blog | Jan 6, 2011 | 3 Comments

My journey with ADHD starts here

We enter the room at the community center. Cement walls, a handful of people chattering, a table and projector screen at the front of the room.  We entered holding hands, because we’re dating and in love.  I scan the room looking for clues as to what this meeting will be about, anxious to soak it all in, to understand it, and mostly to place my mark on it, because I’m sure I can help.

I do a quick review of the others sitting in the room, looking for common themes. There are none.  Just a hodgepodge of people gathered around a common topic. I look at the clock. It’s 5 minutes past the hour, not bad for us. Late, but we haven’t missed it.  I then realize that there is no one standing at the front table ready to lead this meeting.  No one else seems to find this odd.  My bells are going off. Shouldn’t we get started? Who is the leader? Should someone go find them? I get a little twitchy. In my world, a meeting starting more than 10 minutes late is a crime and one without a leader is a travesty. You see, I teach time management for a living.

I try to entertain myself by chatting with my date, my beau, my true love. We poke a little fun at this guy and that gal and discuss what we’ll eat for dinner. At 15 past the hour, in blows a tornado of a woman with stacked books and loose papers trailing behind her in a frenzy that stirs up the room immediately. Our leader has arrived.  I only know she’s our leader because she runs to the front of the room and haphazardly drops the books, loose papers of all types still flying about as the tornado loses speed. She’s breathing deeply and trying to tuck the loose strands of hair anywhere they’ll fit and smooth her rumpled jacket from carrying the books. Finally she looks up and smiles.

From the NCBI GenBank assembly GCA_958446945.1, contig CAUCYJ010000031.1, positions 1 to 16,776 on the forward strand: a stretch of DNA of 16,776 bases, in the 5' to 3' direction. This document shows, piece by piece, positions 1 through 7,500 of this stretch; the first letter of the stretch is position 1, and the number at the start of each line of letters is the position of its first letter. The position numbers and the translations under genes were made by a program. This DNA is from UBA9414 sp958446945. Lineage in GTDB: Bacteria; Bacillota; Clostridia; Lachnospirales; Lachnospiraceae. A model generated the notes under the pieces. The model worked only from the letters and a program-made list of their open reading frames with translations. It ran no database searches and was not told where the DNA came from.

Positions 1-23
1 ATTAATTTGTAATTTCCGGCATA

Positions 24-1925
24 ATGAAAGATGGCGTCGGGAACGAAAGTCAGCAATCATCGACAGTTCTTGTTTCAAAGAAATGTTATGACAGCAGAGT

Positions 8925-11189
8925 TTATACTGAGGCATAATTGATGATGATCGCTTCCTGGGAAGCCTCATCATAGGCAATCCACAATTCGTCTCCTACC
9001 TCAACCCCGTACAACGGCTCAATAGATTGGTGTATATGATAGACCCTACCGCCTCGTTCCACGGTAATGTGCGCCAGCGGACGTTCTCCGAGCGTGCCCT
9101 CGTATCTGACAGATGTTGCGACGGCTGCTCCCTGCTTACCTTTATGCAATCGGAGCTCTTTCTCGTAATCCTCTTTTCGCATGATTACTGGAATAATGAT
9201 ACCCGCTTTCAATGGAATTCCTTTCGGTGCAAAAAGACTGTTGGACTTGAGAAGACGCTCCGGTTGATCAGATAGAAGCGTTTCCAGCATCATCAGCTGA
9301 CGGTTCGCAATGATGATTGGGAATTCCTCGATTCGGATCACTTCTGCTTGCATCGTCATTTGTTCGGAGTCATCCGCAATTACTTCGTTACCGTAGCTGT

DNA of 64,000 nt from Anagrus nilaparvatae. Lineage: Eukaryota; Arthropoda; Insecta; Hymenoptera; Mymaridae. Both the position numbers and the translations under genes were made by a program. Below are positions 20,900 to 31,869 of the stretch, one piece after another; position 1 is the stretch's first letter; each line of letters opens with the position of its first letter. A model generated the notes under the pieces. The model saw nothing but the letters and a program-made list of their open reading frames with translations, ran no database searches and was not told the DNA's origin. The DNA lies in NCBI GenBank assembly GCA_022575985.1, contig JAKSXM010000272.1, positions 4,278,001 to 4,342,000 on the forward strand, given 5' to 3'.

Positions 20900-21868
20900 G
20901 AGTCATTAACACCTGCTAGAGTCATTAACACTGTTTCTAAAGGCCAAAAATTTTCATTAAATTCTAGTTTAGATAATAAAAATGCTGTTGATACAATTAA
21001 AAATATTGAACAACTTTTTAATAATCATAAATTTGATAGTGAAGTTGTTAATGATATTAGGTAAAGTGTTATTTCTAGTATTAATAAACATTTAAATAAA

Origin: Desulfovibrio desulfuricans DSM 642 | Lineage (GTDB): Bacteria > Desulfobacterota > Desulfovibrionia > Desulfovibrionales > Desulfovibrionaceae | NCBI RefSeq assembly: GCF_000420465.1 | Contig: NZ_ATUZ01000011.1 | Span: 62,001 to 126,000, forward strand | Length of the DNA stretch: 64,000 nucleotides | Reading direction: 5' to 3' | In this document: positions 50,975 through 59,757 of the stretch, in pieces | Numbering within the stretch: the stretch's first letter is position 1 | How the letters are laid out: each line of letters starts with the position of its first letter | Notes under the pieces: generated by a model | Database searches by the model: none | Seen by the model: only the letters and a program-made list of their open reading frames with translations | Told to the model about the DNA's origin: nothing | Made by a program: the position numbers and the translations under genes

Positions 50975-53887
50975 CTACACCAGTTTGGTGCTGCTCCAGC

I’m expecting a huge story about how her car broke down 3 miles away and she’s walked with the books and, and, and …… But this is not the case.    This is her life.    She smiles and says, “thanks for coming to our ADHD Support Group meeting.”

As quickly as she makes her opening remarks, she begins rifling through the books and loose papers and talking so rapidly I look around to see if anyone else thinks that someone may have accidently pushed her fast forward button because I can only understand about half of what is coming out.  Something about this great article that just came out and she really wanted to open with it because it something …something  …something.  And every second or two she looks up to smile, not because she’s nervous, because she’s really nice and so glad we’re all here.

Finally she gives up on that article and goes to her original talk. At least what I think is the original talk. Looking back I don’t think she had an original talk, she just came prepared to talk. And talk she did. She thanks us again for being here at the meeting about ADHD and tells us how excited she is to be learning and sharing about this important topic.

I’m looking around the room trying to squelch the giggles that are rising because I think this might be the warm up comedy act before the real meeting begins. I’m hoping to get some eye contact from others that have a little grin.  I look around; no one else seems to think this is funny.  One guy is biting his nails and studying them like a scientist, another is looking at her own book, and a few are smiling back at our leader with polite smiles.